“Socialist corporations” seem to have been among the most salient and typical features of socialist states and societies. In some respects, one could venture the contention that they were large, centralized representations of the rationale of economic planning and tools with which the regimes maintained a (not insignificant) degree of control over the labor force. In others respects, however, they seem to have been rigid, ineffective, over-bureaucratized structures which were designed in response to political exigencies but which were hardly suited to meet economic needs. Whatever the case, socialist companies were representations and embodiments of the socialist vision of modernity, both its ideals and its failings. Hungarian Historical Review seeks to revisit these categories. First, how “socialist” were socialist companies from a longer-term historical perspective? Second, how socialist were the socialist companies in terms of their organizational structures?
The geographical focus of the journal is on Central and Eastern Europe, including the Soviet Union. We do not confine ourselves to the strict geographical borders of the region, however, and we welcome proposals which touch on the international or global operations of Central and Eastern European socialist companies or, alternatively, focus on corporations in socialist states outside of Europe.
We encourage submissions addressing the following subjects:
- the pre-socialist company histories, economic structures, trade relations, and economic networks and their legacies under socialism;
- the roles and impacts of pre-socialist managers and their economic traditions and personal networks in the socialist era;
- the career histories, educational backgrounds, and economic cultures of new socialist company leaders;
- the periodization of the history of socialist enterprises;
- “national” or regional profiles of socialism from the perspective of the histories of enterprises;
- categories, e. g. planning, innovation, social welfare, and justice, with which directors, managers, economic policy makers, and workers defined companies as socialist;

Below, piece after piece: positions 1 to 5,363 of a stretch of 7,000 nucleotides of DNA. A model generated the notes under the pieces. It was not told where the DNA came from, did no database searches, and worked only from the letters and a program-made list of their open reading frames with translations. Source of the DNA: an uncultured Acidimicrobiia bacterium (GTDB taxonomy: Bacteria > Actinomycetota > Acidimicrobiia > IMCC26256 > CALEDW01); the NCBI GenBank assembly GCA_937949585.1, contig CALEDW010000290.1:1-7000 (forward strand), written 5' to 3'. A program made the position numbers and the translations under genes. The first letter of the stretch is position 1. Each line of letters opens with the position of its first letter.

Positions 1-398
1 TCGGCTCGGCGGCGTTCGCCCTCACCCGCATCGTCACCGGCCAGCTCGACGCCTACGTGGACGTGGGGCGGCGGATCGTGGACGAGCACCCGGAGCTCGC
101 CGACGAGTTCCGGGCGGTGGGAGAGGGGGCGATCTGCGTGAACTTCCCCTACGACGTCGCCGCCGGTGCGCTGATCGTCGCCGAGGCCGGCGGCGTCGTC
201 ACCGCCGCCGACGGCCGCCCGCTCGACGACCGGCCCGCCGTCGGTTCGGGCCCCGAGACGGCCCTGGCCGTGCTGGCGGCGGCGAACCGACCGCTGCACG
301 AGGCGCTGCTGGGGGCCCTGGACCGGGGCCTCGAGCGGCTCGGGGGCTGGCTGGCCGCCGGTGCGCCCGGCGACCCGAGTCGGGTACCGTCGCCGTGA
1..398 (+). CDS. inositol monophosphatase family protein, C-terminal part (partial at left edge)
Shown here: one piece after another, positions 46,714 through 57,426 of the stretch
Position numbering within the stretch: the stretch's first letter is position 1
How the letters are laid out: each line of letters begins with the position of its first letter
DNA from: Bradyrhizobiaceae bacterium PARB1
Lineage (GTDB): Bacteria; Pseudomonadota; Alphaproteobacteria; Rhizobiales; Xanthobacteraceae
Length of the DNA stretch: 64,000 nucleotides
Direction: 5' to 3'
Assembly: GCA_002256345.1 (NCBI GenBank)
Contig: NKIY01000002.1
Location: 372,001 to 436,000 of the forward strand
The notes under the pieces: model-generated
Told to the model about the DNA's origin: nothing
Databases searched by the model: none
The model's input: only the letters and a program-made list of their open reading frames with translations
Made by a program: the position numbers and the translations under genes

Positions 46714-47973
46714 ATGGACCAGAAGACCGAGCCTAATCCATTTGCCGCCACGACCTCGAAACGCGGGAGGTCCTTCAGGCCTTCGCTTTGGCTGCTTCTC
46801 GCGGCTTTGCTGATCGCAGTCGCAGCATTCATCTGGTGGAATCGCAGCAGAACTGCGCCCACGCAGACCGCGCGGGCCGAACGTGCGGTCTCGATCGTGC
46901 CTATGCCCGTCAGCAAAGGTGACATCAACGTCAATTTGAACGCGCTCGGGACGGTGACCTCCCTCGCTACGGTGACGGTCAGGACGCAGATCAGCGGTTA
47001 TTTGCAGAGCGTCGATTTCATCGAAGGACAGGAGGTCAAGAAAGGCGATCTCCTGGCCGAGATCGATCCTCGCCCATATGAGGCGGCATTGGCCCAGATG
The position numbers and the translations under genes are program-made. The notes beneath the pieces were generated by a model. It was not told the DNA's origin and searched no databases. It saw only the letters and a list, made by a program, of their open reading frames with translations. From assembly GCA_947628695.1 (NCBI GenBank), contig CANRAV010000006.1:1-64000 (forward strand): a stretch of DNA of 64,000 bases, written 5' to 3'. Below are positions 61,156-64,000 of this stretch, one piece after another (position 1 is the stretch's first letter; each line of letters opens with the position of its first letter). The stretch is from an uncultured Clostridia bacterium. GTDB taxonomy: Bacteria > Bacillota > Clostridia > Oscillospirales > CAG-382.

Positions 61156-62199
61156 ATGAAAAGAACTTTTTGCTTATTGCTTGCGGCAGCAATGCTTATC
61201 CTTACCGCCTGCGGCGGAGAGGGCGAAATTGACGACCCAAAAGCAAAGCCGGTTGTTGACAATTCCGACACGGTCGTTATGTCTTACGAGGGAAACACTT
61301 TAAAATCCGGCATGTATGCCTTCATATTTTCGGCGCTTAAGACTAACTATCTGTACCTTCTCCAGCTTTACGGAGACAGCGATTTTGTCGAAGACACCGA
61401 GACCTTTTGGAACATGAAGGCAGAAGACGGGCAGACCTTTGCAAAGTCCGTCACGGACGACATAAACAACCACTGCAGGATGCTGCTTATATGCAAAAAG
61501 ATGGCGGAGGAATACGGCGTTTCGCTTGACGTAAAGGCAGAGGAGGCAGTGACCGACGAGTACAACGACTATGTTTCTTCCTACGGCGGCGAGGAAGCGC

- relationships among central economic administrations, company management, and workers;
- production and trade in a socialist enterprise;
- opening towards international markets;
- introduction of market reforms and their impacts on companies;
- levels of autonomy and the effects of autonomy on the roles and mentalities of managers;
- terminologies of effectivity, productivity, and profit and their uses within and by companies;
- identities of the labor force and the influence of local managers and workers on the operations and characters of companies.
We invite abstracts on the questions and topics raised above.
Please send an abstract of no more than 500 words and a short biographical sketch with a selected list of the author’s five most important publications (we do not accept full CVs) no later than December 10, 2020.
Proposals should be submitted to the organizers by email:
email@example.com and firstname.lastname@example.org
The editors will ask the authors of selected papers to submit their final articles (max. 10,000 words) no later than April 30, 2021. The articles will be published after a double-blind peer-review process. We provide proofreading for contributors who are not native speakers of English. All articles must conform to our submission guidelines http://hunghist.org/index.php/forauthors
The Hungarian Historical Review is a peer-reviewed international journal of the social sciences and humanities the geographical focus of which is Hungary and East Central Europe.
For additional information, including submission guidelines, please visit the journal’s website: http://www.hunghist.org